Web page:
On Monday I created ‘version 1.1’ of the Metaphoric app. The biggest update in this version is the ‘loading’ icons that now appear on the top-level visualisation when the user presses on a category. As detailed in previous posts, there can be a fairly lengthy delay between a user pressing on a category and the processing of yellow lines and circles completing, during which time the user has no feedback that anything is actually happening. I had spent a long time trying to get to the bottom of this, but realised that without substantially redeveloping the way the data is processed I would be unable to speed things up. Instead what I managed to do was add in the ‘loading’ icon to at least give a bit of feedback to users that something is going on. I had added this to the web version of the resource before the launch last week, but I hadn’t had time to add the feature to the app versions due to the time it takes for changes to apps to be approved before they appear on the app stores. I set to work adding this feature (plus a few other minor tweaks to the explanatory text) to the app code and then went through all of the stages that are required to build the iOS and Android versions of the apps and submit these updated builds to the App Store and the Play Store. By lunchtime on Monday the new versions had been submitted. By Tuesday morning version 1.1 for Android was available for download. Apple’s approval process takes rather longer, but thankfully the iOS version was also available for download by Friday morning. Other than updating the underlying data when the researchers have completed new batches of sample lexemes my work on the Metaphor projects is now complete. The project celebrated this milestone with lunch in the Left Bank on Tuesday, which was very tasty, although I was already struggling with my cold by this point, alas.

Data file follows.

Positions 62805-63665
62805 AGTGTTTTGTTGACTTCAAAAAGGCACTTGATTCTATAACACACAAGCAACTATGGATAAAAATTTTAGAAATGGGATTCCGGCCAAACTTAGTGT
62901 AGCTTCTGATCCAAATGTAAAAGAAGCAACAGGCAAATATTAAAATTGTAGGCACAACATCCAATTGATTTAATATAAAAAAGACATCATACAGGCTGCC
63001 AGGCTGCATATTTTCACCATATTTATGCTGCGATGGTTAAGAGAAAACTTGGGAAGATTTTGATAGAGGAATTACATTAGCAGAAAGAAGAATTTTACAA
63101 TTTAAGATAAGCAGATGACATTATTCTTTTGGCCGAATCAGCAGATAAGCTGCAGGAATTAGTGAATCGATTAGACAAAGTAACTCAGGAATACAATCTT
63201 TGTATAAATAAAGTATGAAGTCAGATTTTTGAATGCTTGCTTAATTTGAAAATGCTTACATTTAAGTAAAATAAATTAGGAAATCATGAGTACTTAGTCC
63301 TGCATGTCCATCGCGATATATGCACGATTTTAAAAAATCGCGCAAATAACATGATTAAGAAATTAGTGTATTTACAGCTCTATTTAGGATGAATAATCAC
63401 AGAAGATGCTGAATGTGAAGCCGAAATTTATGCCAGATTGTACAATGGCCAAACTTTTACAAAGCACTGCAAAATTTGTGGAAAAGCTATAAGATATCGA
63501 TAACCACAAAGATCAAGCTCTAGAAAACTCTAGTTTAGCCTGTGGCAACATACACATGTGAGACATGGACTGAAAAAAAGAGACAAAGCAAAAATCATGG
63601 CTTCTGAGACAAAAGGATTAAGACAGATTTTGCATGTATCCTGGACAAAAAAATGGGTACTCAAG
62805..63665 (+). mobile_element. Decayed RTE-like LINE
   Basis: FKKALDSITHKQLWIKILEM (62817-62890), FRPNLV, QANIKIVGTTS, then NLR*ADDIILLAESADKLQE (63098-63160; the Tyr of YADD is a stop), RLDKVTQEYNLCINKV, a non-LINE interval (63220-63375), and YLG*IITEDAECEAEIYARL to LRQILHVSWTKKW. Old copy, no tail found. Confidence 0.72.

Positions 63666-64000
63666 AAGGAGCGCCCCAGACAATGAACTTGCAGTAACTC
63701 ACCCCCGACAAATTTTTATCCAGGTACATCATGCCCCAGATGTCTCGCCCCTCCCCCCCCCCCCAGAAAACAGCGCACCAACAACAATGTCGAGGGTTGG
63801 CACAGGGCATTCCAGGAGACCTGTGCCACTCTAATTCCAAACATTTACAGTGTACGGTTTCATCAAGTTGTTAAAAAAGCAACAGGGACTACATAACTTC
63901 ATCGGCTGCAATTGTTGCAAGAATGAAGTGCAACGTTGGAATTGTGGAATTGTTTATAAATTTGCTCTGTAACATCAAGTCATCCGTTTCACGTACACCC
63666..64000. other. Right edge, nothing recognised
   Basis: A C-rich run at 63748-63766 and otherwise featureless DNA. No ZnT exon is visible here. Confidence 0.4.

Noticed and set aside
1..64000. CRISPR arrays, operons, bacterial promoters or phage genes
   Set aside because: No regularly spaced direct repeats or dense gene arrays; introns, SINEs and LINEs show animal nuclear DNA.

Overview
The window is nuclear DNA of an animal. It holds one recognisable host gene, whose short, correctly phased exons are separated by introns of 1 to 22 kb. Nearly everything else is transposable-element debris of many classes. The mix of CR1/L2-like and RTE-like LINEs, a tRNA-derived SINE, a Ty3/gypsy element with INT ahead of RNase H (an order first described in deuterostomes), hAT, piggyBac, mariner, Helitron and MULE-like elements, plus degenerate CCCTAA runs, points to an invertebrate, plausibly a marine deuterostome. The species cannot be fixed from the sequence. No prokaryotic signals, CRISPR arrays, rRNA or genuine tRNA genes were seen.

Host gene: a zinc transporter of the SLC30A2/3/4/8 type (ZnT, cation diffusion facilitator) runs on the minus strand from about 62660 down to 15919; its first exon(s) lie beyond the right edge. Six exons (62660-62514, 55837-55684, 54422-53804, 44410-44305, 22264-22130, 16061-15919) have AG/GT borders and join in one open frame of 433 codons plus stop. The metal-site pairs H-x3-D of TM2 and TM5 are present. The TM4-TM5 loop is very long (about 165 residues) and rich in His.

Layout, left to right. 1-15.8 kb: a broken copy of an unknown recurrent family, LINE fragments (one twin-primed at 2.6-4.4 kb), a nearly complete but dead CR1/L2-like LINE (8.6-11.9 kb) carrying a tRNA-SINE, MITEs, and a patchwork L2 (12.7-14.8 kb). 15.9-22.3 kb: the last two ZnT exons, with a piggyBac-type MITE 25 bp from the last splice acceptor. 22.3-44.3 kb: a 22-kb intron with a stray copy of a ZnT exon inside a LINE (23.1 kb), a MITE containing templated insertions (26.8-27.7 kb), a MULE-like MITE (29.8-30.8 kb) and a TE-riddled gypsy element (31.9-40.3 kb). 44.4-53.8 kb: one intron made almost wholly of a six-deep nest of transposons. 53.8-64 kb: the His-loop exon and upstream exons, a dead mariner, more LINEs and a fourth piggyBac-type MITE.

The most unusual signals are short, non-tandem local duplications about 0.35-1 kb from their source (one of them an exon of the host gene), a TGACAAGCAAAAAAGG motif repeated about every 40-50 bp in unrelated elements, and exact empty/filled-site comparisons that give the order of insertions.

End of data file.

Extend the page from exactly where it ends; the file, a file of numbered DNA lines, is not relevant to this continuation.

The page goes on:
Also this week I met with Michael McAuliffe, a researcher from McGill University in Canada who is working with Jane Stuart Smith to develop some speech corpus analysis tools. Michael was hoping to get access to the SCOTS corpus files, specifically the original, uncompressed sound recordings and the accompanying transcriptions made using the PRAAT tool. I managed to locate these files for him and he is going to try and use these files with a tool he has created in order to carry out automated analysis/extraction of vowel durations. It’s not really an area I know much about but I’m sure it would be useful to add such data to the SCOTS materials for future research possibilities.
I also finalised my travel arrangements for the DH2016 conference and made a couple of cosmetic tweaks to the People’s Voice website interface. Other than that I spent the rest of my remaining non-sick time this week working on the technical plan for Murray Pittock’s new project. I’ve managed to get about a third of the way through a first draft of the plan so far, which has resulted in a number of questions that I sent on to the relevant people. I can’t go into any detail here but the plan is shaping up pretty well and I aim to get a completed first draft to Murray next week.